• Introduction of FinTech vertical to BSIMM data pool. Upon carefully reviewing the growing data pool of firms in the financial vertical, it became apparent that there was a need to add a separate vertical to account for firms that are effectively ISVs specifically for financial services software.

“The way modern software is built and deployed has transformed dramatically over the past few years, so naturally the efforts required to secure that software are changing as well,” said Michael Ware, BSIMM co-author and senior director of technology at Synopsys. “Businesses are critically dependent on software, and modern methodologies have accelerated the speed of development. As a result, there is more software everywhere, and we still need to worry about all the pre-existing software. As a model that constantly evolves to represent the actual practices in use by hundreds of software security groups around the world—including some of the most advanced teams in the world—the BSIMM provides a near-real-time view into how these changes are being implemented to protect the growing software portfolios.”

New activities in the BSIMM represent a shift toward DevSecOps

Extensive development was seen in the three new BSIMM10 activities throughout the past year (SM3.4 Integrate software-defined lifecycle governance, AM3.3 Monitor automated asset creation, CMVM3.5 Automate verification of operational infrastructure security). This exemplifies how some organizations are making strides to quicken software security operations in order to keep up with the rate at which new software is released. The two new events for BSIMM11 are more evidence of this development (ST3.6 Implementing event-driven security testing, CMVM3.6 Publishing risk data for deployable artifacts).

BSIMM across industries

The BSIMM is a one-of-a-kind, data-driven tool for assessing software security activities in a wide range of sectors and revealing their relative strengths and shortcomings. The BSIMM11 data pool is most developed in the areas of cloud computing, the Internet of Things, and advanced technology companies. Financial services, healthcare, and insurance are all heavily regulated, but BSIMM11 also draws attention to their distinctions. The financial sector, which established software security groups ahead of other sectors like healthcare and insurance, was thought to have more developed processes. The BSIMM publishes data on the FinTech industry for the first time, and the results show that it follows a similar path to the financial services industry, with the biggest differences (in favor of FinTech) coming in training, security testing, and code review procedures.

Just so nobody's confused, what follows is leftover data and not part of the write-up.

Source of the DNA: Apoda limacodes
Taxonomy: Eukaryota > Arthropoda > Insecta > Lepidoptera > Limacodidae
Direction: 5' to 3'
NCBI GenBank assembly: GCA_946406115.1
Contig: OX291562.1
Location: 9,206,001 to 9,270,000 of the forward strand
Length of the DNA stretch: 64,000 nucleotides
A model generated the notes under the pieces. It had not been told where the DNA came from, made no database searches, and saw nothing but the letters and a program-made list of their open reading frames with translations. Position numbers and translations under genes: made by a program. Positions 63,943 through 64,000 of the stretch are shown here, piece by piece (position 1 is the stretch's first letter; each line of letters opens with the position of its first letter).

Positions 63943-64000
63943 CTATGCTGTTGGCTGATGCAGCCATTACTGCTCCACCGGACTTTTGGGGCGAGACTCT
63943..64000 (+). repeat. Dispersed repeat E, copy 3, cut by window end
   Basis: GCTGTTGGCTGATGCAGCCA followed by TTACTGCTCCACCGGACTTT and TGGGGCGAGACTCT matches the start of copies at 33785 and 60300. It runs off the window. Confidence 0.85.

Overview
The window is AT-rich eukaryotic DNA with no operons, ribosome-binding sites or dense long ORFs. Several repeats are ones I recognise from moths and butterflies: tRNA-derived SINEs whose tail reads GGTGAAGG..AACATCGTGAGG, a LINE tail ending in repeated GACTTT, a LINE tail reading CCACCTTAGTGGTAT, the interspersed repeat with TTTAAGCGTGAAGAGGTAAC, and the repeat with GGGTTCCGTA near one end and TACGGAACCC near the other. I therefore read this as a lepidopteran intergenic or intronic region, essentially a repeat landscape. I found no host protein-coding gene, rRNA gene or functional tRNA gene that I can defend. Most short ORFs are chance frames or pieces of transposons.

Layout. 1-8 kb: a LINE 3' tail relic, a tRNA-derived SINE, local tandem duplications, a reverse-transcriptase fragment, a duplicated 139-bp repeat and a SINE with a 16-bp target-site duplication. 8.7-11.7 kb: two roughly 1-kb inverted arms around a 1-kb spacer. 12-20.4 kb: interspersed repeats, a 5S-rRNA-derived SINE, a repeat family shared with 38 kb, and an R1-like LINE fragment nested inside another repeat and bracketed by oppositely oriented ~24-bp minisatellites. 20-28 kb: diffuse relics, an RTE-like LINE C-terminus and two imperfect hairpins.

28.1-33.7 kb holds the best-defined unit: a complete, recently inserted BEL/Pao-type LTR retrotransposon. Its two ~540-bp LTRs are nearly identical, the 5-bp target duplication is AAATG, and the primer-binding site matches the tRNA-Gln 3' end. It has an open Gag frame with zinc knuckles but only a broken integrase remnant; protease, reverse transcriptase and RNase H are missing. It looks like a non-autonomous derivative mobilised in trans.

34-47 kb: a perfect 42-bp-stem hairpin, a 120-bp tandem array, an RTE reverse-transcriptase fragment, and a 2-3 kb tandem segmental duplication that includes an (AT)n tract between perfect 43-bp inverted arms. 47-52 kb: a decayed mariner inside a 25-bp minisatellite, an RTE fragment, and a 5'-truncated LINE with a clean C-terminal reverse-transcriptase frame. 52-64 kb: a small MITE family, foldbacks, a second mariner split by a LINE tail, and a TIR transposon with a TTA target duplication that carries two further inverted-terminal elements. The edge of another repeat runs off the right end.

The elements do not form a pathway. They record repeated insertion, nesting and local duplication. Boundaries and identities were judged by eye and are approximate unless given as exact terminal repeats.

Read the BSIMM11 Digest or download the full BSIMM11 study.

Acknowledgments

Sammy Migues, principal scientist at Synopsys, Michael Ware, senior director of technology at Synopsys, and John Steven, Founding Principal at Aedify Security, authored BSIMM11 after analyzing data collected over nearly 12 years of software security research. Some of the companies participating in the BSIMM study include: Adobe, Aetna, Alibaba, Ally Bank, Autodesk, Axway, Bank of America, Bell, BMO Financial Group, Black Knight Financial Services, Box, Canadian Imperial Bank of Commerce, City National Bank, Cisco, Citigroup, Dahua, Depository Trust & Clearing Corporation, Eli Lilly, Equifax, Experian, F-Secure, Fannie Mae, Freddie Mac, General Electric, Genetec, Global Payments, HCA Healthcare, Highmark Health Solutions, Honeywell, Horizon Healthcare Services, HSBC, iPipeline, Johnson & Johnson, JPMorgan Chase & Co., Lenovo, MassMutual,  McKesson, Medtronic, Morningstar, Navient, Navy Federal Credit Union, NCR, NEC Platforms, NetApp, NewsCorp, NVIDIA, PayPal, Pegasystems, Principal Financial Group, Royal Bank of Canada, SambaSafety, ServiceNow, Synopsys, TD Ameritrade, The Home Depot, The Vanguard Group, Trainline, Trane, U.S. Bank, Veritas, Verizon, Verizon Media, Wells Fargo, and Zendesk.